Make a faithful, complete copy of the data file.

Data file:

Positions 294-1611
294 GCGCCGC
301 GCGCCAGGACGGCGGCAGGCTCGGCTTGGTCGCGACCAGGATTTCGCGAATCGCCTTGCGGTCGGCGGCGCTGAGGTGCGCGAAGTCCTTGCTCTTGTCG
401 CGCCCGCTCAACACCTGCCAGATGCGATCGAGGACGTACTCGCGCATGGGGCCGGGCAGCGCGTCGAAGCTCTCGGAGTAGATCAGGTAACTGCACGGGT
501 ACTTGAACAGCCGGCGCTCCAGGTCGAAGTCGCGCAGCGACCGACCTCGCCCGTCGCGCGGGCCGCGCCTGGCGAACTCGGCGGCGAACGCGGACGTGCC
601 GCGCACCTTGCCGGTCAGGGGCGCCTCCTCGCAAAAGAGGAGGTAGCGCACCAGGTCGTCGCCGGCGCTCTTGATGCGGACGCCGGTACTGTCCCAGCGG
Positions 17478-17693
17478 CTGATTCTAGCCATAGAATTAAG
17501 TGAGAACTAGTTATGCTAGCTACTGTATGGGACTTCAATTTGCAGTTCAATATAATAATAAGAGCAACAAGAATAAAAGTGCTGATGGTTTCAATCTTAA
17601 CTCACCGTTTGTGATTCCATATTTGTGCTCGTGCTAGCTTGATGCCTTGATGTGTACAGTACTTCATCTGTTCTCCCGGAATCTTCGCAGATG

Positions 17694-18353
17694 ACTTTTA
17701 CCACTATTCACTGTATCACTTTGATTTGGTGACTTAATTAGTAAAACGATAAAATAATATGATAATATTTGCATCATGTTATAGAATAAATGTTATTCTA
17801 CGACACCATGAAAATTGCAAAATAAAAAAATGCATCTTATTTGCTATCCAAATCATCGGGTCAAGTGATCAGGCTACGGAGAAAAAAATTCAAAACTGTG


Positions 294-1611
294 GCGCCGC
301 GCGCCAGGACGGCGGCAGGCTCGGCTTGGTCGCGACCAGGATTTCGCGAATCGCCTTGCGGTCGGCGGCGCTGAGGTGCGCGAAGTCCTTGCTCTTGTCG
401 CGCCCGCTCAACACCTGCCAGATGCGATCGAGGACGTACTCGCGCATGGGGCCGGGCAGCGCGTCGAAGCTCTCGGAGTAGATCAGGTAACTGCACGGGT
501 ACTTGAACAGCCGGCGCTCCAGGTCGAAGTCGCGCAGCGACCGACCTCGCCCGTCGCGCGGGCCGCGCCTGGCGAACTCGGCGGCGAACGCGGACGTGCC
601 GCGCACCTTGCCGGTCAGGGGCGCCTCCTCGCAAAAGAGGAGGTAGCGCACCAGGTCGTCGCCGGCGCTCTTGATGCGGACGCCGGTACTGTCCCAGCGG
Positions 17478-17693
17478 CTGATTCTAGCCATAGAATTAAG
17501 TGAGAACTAGTTATGCTAGCTACTGTATGGGACTTCAATTTGCAGTTCAATATAATAATAAGAGCAACAAGAATAAAAGTGCTGATGGTTTCAATCTTAA
17601 CTCACCGTTTGTGATTCCATATTTGTGCTCGTGCTAGCTTGATGCCTTGATGTGTACAGTACTTCATCTGTTCTCCCGGAATCTTCGCAGATG

Positions 17694-18353
17694 ACTTTTA
17701 CCACTATTCACTGTATCACTTTGATTTGGTGACTTAATTAGTAAAACGATAAAATAATATGATAATATTTGCATCATGTTATAGAATAAATGTTATTCTA
17801 CGACACCATGAAAATTGCAAAATAAAAAAATGCATCTTATTTGCTATCCAAATCATCGGGTCAAGTGATCAGGCTACGGAGAAAAAAATTCAAAACTGTG